The weekly Santa Cruz Patagonian was published from December 1912 to July 1929. It had five owners during its 17 years of existence. J. B. Price and Wilfred Waddell, “two newspapermen from Douglas” established the newspaper to bring the news to the rapidly growing community of Patagonia. [The Oasis, 11/30/1912]. In September 1917 Howard Keener, an experienced linotype setter and San Rafael Valley farmer, took over as owner and editor. In May 1920 Keener sold the paper to H.R. Sisk, who also managed the Nogales Herald. Eighteen months later Sisk sold the Patagonian back to Keener who resumed his role of editor and publisher until 1929 when he sold the paper to J.H. Fitzpatrick, a newspaperman from New Mexico. [Border Vidette, 3/30/1929]. The first issue of the Patagonian under Fitzpatrick was to be published on Saturday August 10th, but locals instead discovered that Fitzpatrick left town, leaving the keys hanging on the office door. Digital images of most of the Patagonian issues can be viewed on the Patagonia Museum website.

This cartoon of Howard Keener from the Sept. 23, 1934 Arizona Republic suggests he performed as a tumbler in the Floto circus show. The “days before it became Sells-Floto” was between 1902 and 1906, when Keener was in his late 20s and living in California.

Howard Keener was born in Ohio in 1874. In 1880 he was living in Akron with his widowed mother Jeannette and three brothers. His career as a typographer and a labor union supporter began in Ohio; at age 22 he was a delegate of the Akron Typographical Union. [Akron Daily Democrat, 1/6/1896]. Howard left Ohio in early 1900, probably relocating to California. The 1910 U.S. Census lists him as living in Los Angeles with his aunt, Grace Van Osdale. Grace is working as a seamstress. Howard’s occupation is linotype operator, and he is active in the International Typographical Union (ITU).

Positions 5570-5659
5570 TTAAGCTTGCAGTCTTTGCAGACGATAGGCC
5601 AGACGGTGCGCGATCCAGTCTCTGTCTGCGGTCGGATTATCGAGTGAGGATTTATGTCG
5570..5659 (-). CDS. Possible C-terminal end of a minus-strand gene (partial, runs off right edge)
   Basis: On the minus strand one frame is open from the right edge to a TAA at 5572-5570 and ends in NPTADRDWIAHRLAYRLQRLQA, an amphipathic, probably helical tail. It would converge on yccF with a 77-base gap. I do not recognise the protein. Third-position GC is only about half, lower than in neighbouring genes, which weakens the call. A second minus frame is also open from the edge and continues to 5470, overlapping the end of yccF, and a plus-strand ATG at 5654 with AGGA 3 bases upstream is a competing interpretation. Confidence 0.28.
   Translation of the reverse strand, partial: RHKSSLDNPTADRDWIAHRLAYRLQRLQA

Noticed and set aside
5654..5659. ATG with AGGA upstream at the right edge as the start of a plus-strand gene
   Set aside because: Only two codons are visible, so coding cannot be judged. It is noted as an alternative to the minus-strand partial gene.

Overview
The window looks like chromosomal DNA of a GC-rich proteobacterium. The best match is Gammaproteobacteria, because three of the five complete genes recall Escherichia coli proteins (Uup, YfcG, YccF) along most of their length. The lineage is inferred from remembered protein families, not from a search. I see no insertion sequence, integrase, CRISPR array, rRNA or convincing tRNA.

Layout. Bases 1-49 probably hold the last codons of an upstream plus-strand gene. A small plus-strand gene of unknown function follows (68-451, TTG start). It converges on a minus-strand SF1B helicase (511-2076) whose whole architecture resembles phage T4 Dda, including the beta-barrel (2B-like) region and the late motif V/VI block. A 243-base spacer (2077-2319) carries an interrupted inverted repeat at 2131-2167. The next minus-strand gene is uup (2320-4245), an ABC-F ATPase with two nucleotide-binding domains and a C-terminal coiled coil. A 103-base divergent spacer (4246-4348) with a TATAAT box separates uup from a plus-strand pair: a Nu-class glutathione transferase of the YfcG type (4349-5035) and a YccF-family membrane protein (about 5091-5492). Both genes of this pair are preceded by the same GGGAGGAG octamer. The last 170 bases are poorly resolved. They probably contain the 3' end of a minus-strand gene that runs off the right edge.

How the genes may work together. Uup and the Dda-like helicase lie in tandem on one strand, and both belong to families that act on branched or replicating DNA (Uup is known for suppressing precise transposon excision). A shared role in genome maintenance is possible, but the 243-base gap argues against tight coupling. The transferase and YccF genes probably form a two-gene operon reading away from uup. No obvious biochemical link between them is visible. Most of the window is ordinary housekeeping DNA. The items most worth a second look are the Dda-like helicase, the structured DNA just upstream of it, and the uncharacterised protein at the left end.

Grace and Howard moved from Los Angeles to the San Rafael Valley in 1912 where each filed homestead claims. Howard claimed 200 acres in Township 23S, Range 17E, Section 9 & 10, and Grace claimed 120 acres in Section 9. Howard and Grace continued to live together and managed their farming operations jointly. 

Howard also worked as a linotype operator for the Arizona Daily Star, commuting by train to Tucson. [The Border Vidette, 5/1/1915]. He continued his ITU activities and opposed the Industrial Workers of the World (IWW) influences in the ITU. [Arizona Daily Star, 8/5/1917]. 

When Howard published his first issue of the Patagonian he wrote: “the editor wishes to impress on the mind of the people the fact that the newspaper is not a business, but an institution, and as such should receive the hearty support and cooperation of the community in which it is published.” [Santa Cruz Patagonian, 12/14/1917]. During his long tenure as editor Howard participated in community activities and Democratic organizations. When Fitzpatrick abandoned the Patagonian Howard did not try to save the paper. He sued Fitzpatrick and sold the printing equipment to a Buckeye publisher. He and Aunt Grace sold their San Rafael properties and moved to Tucson. Howard returned to work at the Arizona Daily Star and resumed his labor union activities, including leading a strike against the Tucson Citizen. [Arizona Daily Star, 10/7/1931].

In December 1929 Howard married Grace Farrell, former Santa Cruz County Superintendent of Schools who was working for the Arizona state educational department. [Nogales International, 3/7/1930]. The marriage was short-lived. In 1933 Arizona governor, Benjamin Moeur, appointed Howard to the state Industrial Commission, which oversaw the newly established state workers’ compensation system. Aunt Grace died in Tucson in 1939, age 67. Howard returned to Ohio to live with Grace’s sister but by 1950 is back living in Los Angeles. He died in 1963, age 89.